Kilbourne outlines why good television shows, the kinds that attract viewers of all ages, get canceled. It’s because advertisers want to attract people in the 18-49 age range; those are the people who have the most money to spend on their products. And television producers need to be able to pay their bills by commanding high advertising rates for shows that will interest people in the 18-49 age range. In fact, Kilbourne points out that most television networks have stopped aiming for the middle class and are instead trying to hook people between the ages of 18-34. It’s at that age range the advertisers theorize that they are most likely to influence people to establish brand loyalty.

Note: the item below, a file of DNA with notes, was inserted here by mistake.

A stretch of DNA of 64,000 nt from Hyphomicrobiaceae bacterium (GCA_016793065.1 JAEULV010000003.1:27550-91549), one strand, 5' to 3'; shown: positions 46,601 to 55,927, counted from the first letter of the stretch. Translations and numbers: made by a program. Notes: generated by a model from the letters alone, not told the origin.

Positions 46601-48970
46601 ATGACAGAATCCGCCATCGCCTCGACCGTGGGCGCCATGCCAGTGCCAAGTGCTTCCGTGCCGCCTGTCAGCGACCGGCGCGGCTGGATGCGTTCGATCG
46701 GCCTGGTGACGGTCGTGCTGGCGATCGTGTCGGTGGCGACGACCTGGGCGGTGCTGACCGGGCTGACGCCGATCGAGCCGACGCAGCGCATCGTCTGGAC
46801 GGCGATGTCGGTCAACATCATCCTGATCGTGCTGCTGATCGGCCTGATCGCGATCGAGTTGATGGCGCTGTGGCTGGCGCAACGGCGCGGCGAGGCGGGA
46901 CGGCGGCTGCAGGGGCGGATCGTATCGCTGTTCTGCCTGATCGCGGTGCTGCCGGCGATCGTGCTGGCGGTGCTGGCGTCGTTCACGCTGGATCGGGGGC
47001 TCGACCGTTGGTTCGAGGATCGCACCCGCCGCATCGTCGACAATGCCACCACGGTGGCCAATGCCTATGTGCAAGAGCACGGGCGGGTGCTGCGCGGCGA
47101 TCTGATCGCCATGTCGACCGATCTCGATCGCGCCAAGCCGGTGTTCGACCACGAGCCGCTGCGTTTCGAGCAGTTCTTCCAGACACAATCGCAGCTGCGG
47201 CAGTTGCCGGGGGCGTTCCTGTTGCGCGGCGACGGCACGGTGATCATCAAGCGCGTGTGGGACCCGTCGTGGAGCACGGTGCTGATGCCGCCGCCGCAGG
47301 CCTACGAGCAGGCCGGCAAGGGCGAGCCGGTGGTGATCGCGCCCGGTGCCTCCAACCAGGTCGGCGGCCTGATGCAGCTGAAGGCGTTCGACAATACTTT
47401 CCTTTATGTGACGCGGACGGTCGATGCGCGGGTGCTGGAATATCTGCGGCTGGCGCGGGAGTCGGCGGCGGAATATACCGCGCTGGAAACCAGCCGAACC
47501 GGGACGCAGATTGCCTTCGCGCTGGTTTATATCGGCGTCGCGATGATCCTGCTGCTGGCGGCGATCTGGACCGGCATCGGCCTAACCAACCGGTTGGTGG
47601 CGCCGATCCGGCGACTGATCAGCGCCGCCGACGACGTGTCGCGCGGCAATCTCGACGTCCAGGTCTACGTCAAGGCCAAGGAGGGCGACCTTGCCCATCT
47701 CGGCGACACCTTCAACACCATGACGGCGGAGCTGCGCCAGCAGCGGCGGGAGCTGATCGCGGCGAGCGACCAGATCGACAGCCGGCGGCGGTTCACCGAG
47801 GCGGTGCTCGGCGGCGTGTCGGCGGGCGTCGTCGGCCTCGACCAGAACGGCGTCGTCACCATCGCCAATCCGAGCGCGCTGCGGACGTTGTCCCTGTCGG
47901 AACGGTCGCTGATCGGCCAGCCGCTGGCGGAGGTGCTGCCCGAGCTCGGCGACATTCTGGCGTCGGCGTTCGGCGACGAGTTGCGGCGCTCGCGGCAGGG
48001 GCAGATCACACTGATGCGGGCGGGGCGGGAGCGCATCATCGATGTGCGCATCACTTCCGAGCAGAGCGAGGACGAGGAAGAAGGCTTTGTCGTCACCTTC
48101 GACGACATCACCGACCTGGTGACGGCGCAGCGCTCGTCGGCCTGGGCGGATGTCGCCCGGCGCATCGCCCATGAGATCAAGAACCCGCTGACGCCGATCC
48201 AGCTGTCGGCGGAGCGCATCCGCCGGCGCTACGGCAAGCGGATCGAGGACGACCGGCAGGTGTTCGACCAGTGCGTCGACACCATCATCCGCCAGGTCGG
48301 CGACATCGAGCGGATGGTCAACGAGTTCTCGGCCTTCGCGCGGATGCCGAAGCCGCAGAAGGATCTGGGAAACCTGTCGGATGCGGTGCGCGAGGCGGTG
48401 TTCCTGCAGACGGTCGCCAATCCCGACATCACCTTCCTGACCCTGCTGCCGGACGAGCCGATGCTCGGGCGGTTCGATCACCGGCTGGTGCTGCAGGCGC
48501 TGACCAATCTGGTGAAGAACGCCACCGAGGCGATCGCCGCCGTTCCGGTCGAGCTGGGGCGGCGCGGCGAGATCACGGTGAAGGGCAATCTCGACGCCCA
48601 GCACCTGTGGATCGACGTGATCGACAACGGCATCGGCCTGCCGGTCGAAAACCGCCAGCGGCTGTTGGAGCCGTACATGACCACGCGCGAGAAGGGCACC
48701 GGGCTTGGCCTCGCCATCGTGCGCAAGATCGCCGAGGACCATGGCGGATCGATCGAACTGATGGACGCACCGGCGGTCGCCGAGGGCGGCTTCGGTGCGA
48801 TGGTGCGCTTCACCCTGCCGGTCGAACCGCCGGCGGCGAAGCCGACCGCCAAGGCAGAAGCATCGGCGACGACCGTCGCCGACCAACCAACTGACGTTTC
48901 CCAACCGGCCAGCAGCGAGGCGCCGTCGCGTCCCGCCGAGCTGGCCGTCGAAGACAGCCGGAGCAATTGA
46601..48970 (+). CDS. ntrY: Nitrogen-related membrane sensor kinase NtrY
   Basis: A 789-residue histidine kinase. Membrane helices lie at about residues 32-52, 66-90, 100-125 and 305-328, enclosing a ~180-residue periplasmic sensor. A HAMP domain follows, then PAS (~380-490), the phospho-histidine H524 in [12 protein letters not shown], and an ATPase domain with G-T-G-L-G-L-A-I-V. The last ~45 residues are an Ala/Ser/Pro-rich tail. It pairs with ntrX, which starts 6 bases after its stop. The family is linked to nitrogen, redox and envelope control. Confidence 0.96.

Throughout Deadly Persuasion: Why Women and Girls Must Fight the Addictive Power of Advertising, Jean Kilbourne has included pictures of print ads. Some of them are from advertising journals and those are the ones that are truly sinister. One picture, an ad for an entertainment group, depicts a young bald man facing away from the camera wearing earphones. The caption, which is spread over the image of the man’s head, reads “When you’ve got them by the ears, their hearts and minds will follow.” (36) Another one shows George W. Bush (after his re-election as the governor of Texas) and the caption “If you have high ambitions, hire us. He did.” (37) The caption on the ad continues, “If we can create advertising that persuades Hispanic Democrats to vote Republican, we can get them to buy your product” (38). Pretty heavy words, especially given where Bush went after his time as governor.